When you decide to use direct mail as a means of contacting prospective customers you need to ensure you get your message on target. Unlike email, direct mail has costs attached, not least the list with all the names and addresses of the groups of people you want to target, but also the printing, stationery, postage and design fees related to any leaflets you plan to include.

Leaflets alone are less effective, but a really good sales letter will pay dividends, so how do you go about constructing a sales letter?

There are two main categories of sales letter, a single page type and a very long ‘letter’ that is more like a small magazine! The latter type has a formula to follow and is very specialist. It doesn’t work for business to business contacts; it’s much more effective when aimed directly at the consumer.

So, let’s focus on that letter that is a single page aimed at other business owners.

Before you start writing think about what a potential client would want to know – really! Not what you think they need to know, but what would make them go ‘that’s something that will really add value to my business’.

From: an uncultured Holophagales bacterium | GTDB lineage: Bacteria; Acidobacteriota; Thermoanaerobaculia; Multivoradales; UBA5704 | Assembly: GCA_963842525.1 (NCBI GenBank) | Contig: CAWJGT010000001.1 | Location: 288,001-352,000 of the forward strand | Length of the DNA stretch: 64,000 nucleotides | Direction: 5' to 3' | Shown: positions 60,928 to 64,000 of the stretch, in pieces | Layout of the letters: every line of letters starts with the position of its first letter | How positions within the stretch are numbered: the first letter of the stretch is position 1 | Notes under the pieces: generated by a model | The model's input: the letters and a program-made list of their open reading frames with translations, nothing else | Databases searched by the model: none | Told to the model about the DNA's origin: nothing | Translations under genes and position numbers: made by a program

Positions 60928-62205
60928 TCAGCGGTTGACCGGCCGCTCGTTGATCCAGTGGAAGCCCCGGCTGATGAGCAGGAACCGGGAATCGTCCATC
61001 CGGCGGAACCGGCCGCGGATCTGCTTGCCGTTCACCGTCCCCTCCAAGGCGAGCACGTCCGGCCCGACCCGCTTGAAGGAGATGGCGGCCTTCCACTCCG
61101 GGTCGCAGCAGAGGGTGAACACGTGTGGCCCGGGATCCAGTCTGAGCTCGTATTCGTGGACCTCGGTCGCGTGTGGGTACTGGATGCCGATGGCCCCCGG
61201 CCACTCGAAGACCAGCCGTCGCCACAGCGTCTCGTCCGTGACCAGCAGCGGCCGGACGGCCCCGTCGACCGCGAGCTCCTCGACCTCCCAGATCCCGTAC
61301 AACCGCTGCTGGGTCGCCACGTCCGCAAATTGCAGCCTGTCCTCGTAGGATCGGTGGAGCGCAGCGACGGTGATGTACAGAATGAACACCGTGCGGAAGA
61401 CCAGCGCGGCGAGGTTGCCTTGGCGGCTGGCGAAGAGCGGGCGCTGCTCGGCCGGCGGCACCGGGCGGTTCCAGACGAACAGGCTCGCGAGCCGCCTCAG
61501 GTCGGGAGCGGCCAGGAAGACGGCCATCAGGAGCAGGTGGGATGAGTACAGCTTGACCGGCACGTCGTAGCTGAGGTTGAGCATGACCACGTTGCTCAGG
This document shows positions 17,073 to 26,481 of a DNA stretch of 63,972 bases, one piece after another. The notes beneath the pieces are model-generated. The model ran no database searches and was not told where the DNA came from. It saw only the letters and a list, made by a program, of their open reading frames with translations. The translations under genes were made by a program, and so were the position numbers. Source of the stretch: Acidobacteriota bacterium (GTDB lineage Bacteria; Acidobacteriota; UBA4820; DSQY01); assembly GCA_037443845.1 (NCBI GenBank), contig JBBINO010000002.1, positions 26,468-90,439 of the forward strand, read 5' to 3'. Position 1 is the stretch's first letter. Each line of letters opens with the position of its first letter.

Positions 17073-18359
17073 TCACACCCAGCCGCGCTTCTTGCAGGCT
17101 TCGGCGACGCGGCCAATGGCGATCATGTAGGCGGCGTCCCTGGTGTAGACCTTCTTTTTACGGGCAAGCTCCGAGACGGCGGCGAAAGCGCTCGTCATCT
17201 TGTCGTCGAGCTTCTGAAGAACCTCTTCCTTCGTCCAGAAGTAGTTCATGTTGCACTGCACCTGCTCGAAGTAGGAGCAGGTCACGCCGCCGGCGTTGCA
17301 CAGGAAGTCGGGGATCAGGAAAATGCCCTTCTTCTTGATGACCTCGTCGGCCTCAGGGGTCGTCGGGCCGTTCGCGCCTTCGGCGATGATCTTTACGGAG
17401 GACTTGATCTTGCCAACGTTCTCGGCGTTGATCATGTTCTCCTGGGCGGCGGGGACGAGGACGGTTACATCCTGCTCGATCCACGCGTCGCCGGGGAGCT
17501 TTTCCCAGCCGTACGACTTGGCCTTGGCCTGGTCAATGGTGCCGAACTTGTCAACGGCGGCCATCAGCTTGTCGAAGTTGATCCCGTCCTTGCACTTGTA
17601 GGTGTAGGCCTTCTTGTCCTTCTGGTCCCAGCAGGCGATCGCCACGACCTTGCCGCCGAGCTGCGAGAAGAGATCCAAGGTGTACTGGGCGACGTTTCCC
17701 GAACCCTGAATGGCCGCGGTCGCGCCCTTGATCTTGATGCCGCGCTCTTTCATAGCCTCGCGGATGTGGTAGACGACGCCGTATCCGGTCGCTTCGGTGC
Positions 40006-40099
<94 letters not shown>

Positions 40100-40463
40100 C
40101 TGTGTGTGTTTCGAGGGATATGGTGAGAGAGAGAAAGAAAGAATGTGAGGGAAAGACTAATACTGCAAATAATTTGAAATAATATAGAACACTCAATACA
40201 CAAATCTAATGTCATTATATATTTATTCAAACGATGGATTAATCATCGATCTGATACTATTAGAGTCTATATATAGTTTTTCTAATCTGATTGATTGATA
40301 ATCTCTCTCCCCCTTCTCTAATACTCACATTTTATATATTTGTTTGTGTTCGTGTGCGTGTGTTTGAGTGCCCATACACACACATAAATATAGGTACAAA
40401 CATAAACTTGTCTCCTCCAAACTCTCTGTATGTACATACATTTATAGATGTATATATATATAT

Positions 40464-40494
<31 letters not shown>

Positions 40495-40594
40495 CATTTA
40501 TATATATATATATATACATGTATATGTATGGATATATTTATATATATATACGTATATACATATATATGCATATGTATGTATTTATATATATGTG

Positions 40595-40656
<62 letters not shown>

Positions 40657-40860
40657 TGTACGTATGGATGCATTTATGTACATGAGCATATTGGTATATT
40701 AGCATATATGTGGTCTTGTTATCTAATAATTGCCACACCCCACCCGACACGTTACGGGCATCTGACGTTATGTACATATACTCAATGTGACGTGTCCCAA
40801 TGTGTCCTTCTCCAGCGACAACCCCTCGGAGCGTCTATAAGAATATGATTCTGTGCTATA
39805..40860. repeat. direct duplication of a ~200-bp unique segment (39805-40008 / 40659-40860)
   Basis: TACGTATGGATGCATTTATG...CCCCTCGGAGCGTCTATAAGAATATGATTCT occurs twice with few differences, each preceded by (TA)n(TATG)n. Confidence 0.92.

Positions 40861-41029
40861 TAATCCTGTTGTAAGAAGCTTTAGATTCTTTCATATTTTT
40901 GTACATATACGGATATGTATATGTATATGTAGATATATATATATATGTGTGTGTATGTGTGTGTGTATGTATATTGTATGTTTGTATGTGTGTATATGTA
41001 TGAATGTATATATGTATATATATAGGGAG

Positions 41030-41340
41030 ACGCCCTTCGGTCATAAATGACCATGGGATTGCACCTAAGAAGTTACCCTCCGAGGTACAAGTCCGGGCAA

When you start writing forget about what you do, what you are, or what you think and focus on the reader. Talk about their problems and challenges, not your solutions.

  • Start by engaging the reader, not announcing what your company does.
  • Present what your product or service does in terms of what it will deliver in the way of benefits or solutions for the reader.
  • Stay focused on the things that make a difference to human beings (not to the corporate performance, unless you can relate it to something that will make the individual reading feel good).
  • Don’t load the letter with detail – if you feel it’s necessary to give them more detail do it in an attachment, flyer, added sheet, link to a website, etc.
  • Reinforce the core benefits in a call to action.
  • When you get to the last line before you sign off don’t write anything ‘woolly’! For instance, NOT ‘We look forward to hearing from you’, but ‘Don’t forget, to get your special offer for June, please call us on 0800 111 2233 before the last day of the month.’

    If you’re not offering them any special deals or offers then you will need to have a telephone follow up built into the marketing process. Then you can finish up with ‘I’d really like to meet with you and will call you (one of my team will call you) on [DATE] to organise an appointment.’ It’s better to put a date than ‘early next week’ or ‘shortly’, it focuses their mind much more!

    Any data, details or visuals should be in a separate page. Remember, people read the first page, glance at the second page and generally won’t be bothered with anything more than that. You don’t want your call to action on the second page!
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